A SHORT HISTORY OF ZOOLOGY
Zoological science began first with the study of natural history by the ancient Greeks and Romans, like Aristotle and Galen. Further development occurred in the Middle Ages when Muslin physicians and scholars continued to study and document animal life.
In the Renaissance and early modern period, the study of zoological sciences was renewed in Europe. Leaders in these studies were scientists such as Andreas Vesalius (mid-1500's) and William Harvey (1600's), as well as naturalists such as Carl Linnaeus and Georges-Louis Leclerc, Comte de Buffon in the 1700's.
BRANCHES OF ZOOLOGY
When microscopy was invented, even more forms of animal life were discovered and more scientists began to specialize in various zoological disciplines, including - but certainly not limited to - those noted below.
Acarology - the branch of zoology dealing with mites and ticks
Anthropology - the scientific study of humanity
Anthrozoology - the study of human-animal interaction
Apiology - the scientific study of honey bees
Arachnology - the study of arachnids (including spiders, scorpions, mites, and ticks)
Arthropodology - the study of arthropods
Biogeography - the study of the spatial distribution of organisms on the Earth,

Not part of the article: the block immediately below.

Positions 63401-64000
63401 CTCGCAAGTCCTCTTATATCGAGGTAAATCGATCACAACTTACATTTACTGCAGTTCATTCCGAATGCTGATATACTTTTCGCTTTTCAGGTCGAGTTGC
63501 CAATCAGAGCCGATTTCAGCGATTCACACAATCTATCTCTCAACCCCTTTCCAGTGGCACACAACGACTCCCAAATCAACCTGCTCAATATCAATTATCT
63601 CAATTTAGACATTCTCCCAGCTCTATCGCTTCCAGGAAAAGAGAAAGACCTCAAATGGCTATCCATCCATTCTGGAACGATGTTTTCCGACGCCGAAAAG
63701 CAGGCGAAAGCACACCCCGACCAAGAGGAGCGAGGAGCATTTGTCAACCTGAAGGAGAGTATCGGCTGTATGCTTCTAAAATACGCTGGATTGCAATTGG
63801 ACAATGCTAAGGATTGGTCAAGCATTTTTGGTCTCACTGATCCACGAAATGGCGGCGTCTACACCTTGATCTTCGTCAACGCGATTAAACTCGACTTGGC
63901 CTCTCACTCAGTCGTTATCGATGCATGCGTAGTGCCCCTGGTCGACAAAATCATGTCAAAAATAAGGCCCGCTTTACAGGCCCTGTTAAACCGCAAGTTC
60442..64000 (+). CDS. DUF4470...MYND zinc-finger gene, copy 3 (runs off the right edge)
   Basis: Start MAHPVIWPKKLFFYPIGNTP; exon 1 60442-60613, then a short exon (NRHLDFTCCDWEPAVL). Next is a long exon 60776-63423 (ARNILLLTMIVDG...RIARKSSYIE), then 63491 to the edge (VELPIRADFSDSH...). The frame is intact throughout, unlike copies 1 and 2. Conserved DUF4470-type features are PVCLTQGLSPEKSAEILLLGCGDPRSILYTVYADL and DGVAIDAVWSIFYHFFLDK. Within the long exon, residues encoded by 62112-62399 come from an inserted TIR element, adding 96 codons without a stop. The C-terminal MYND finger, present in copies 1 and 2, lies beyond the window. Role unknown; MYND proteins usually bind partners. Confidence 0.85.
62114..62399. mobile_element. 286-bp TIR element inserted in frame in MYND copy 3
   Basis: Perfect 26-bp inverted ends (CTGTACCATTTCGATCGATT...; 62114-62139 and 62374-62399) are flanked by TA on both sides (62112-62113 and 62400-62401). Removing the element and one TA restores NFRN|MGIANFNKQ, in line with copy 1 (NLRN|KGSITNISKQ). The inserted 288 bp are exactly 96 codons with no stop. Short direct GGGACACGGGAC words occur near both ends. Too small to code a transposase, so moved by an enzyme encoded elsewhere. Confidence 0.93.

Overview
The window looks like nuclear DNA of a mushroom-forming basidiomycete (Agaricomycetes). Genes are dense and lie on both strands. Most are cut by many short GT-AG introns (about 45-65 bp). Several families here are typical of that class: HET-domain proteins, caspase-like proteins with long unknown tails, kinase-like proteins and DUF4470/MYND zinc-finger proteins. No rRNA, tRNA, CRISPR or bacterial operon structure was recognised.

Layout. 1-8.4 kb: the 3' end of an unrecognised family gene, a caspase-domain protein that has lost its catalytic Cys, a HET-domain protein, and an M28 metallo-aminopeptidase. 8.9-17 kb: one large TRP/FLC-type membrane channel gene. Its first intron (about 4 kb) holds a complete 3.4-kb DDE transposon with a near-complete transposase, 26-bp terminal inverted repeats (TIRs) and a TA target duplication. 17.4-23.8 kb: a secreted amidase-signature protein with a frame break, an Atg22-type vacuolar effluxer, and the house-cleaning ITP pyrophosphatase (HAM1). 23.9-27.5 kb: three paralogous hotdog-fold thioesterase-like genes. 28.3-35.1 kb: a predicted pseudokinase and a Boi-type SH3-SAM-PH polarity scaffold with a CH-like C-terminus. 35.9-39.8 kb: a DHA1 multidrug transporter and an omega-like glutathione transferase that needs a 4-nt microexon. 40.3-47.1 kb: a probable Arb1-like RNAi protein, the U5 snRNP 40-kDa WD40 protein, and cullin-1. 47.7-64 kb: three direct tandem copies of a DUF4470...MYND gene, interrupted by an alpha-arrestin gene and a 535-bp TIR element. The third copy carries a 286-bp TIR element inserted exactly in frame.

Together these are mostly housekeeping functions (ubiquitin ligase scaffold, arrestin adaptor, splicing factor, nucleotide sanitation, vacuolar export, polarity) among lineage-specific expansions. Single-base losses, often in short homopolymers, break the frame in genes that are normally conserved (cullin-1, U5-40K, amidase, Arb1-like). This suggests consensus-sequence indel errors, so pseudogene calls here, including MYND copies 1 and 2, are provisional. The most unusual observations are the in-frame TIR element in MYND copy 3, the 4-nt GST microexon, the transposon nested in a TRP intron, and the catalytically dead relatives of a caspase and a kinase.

Cetology - the branch of zoology dealing with whales and dolphins.
Endocrinology - the branch of biology dealing with the endocrine glands
Entomology - the branch of zoology dealing with insects
Ethology - the study of animal behavior within their natural environments
Helminthology - the scientific study of worms, especially of parasitic worms
Herpetology - the branch of zoology dealing with reptiles and amphibians
Ichthyology - the branch of zoology dealing with fishes.
Malacology - the science dealing with the study of mollusks.
Mammalogy - the branch of zoology concerned with the study of mammals
Melittology - the scientific study of all bees
Myrmecology - the branch of zoology concerned with the study of ants
Nematology - the branch of zoology dealing with nematodes
Ornithology - the branch of zoology dealing with birds
Paleozoology - the branch of zooloy dealing with fossil animals
Parasitology - the branch of zoology dealing with parasites
Planktology - the scientific study of plankton
Primatology - the scientific study of primates
Protozoology - the branch of biology concerned with the study of protozoans
Zoography - the study of animals and their habitates, also known as descriptive zoology
Zoosemiotics - the study of animal communication
The study of zoology is more popular than ever, with an almost constant development of many new and intriguing sub-disciplines!